The more I think about it, the more I realize that it's because, by accident or design, the storytelling is subtle. Yes, a movie about robots whaling on each other has subtle storytelling. There's loads of minor plot points tossed out during the course of the movie, but a great number of them are resolved by showing, not telling. There isn't a "rub it in your face" moment for every resolution, often it's left to a single glance to reveal how it played out, or the viewer is required to do a little extrapolation themselves. Sure, maybe they wrote and even filmed a lot of "and here's how this played out" scenes but cut them for time, but regardless of how it happened we were left with just enough information to figure out how everything worked out.
Of course, it does mean you have to be paying attention, and have your brain engaged during a Big Action Movie. I figure a lot of viewers won't be doing either, and will be left feeling that the movie was full of danglers. And that's fine. The people who aren't paying much attention probably don't care about the danglers anyway...they're there to watch robots smash each other to pieces. They don't care if Hugh Jackman's character has come to a realization that his philosophical stance of "the fight's not over until someone's on the mat" is invalid, or if the future of robot boxing will lie with AI like Zeus or human-controlled bots.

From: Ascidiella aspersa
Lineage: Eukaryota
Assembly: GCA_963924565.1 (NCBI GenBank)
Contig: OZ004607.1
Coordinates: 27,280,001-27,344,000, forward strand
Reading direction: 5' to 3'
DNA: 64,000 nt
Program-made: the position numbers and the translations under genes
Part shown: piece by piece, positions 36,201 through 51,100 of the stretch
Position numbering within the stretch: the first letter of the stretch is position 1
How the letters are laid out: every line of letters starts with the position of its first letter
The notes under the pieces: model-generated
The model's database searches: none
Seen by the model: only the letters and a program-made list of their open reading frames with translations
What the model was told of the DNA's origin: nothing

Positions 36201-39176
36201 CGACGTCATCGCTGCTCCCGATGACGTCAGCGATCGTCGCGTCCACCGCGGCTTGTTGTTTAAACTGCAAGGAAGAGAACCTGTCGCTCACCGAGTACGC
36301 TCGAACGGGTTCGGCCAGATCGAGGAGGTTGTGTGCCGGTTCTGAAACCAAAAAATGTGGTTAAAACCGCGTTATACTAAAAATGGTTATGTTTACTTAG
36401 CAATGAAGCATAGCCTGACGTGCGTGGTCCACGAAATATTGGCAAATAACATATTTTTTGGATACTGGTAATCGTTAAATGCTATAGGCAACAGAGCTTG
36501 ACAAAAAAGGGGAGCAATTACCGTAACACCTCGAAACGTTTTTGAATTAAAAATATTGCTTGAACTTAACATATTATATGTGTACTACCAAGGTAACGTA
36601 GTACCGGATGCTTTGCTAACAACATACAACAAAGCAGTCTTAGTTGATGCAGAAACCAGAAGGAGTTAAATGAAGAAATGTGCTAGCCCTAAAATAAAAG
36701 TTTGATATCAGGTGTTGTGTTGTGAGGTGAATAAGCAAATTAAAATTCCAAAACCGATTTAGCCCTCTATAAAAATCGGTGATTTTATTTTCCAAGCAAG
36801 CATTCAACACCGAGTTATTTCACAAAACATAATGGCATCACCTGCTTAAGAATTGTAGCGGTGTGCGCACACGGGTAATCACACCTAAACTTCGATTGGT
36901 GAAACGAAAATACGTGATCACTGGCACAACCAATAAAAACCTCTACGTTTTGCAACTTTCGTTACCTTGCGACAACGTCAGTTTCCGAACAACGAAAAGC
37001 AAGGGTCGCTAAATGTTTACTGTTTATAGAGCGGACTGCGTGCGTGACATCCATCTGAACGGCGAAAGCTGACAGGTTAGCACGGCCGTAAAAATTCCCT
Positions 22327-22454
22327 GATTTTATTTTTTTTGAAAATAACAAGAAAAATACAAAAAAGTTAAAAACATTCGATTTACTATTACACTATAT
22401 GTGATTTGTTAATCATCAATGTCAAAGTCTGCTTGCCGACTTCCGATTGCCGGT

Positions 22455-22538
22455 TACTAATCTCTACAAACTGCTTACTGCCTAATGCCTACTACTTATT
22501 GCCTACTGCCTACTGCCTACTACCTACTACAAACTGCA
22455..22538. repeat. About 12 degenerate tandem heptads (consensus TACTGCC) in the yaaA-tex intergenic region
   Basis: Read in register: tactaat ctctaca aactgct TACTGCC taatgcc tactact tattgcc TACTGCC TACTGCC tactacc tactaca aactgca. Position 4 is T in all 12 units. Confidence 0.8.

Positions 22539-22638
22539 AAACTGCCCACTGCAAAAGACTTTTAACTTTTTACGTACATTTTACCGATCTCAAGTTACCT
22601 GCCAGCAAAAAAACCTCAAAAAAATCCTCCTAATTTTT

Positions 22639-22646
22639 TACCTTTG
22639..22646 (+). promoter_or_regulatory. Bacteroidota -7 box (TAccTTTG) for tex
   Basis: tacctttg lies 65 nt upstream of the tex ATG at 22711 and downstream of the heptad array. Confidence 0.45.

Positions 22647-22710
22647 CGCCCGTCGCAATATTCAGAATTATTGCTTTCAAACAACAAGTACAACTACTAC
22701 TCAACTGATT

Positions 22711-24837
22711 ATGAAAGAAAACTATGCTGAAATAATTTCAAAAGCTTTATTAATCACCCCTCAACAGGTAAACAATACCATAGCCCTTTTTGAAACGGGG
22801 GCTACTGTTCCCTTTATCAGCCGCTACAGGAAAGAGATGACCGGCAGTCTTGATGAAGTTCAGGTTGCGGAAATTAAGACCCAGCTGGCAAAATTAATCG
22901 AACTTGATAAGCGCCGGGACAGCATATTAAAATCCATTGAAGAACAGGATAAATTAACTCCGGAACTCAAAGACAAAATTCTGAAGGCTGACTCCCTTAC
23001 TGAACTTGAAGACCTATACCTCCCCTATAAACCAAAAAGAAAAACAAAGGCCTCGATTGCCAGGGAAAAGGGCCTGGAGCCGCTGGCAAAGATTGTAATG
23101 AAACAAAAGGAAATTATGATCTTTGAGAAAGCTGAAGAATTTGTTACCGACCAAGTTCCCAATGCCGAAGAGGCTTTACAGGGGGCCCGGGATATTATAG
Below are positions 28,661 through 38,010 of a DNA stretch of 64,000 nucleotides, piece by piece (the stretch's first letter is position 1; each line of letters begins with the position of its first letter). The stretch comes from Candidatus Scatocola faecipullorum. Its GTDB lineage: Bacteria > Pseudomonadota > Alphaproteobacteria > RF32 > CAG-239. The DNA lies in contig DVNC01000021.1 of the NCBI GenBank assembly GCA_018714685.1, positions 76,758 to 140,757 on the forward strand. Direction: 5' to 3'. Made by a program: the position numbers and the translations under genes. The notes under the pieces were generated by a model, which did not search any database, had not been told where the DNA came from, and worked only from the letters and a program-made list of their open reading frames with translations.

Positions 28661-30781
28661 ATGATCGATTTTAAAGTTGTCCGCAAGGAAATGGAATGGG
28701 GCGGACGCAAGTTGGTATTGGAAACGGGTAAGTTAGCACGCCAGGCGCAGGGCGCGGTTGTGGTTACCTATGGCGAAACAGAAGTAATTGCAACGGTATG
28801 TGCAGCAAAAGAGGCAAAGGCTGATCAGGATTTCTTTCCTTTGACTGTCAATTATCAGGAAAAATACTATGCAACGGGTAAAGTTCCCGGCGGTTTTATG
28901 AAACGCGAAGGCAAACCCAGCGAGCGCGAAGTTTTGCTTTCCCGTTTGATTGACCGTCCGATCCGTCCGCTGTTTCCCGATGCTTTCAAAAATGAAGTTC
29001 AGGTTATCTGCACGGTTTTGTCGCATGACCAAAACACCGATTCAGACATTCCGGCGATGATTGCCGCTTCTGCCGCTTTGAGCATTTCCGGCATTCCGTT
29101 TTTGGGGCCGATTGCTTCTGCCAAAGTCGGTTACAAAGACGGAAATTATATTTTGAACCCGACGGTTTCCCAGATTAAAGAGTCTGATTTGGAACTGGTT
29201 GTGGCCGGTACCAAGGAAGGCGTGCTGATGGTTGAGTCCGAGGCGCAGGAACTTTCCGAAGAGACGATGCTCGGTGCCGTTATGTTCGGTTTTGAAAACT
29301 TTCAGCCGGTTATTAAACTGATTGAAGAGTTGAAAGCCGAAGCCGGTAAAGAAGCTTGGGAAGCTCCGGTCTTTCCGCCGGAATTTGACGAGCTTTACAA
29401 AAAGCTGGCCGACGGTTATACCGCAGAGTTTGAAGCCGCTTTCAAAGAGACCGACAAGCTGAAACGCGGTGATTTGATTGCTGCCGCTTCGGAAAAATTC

Oh, I'm not saying it's great storytelling. The acting is often a blunt instrument. But it's refreshingly subtle for a Big Dumb Movie.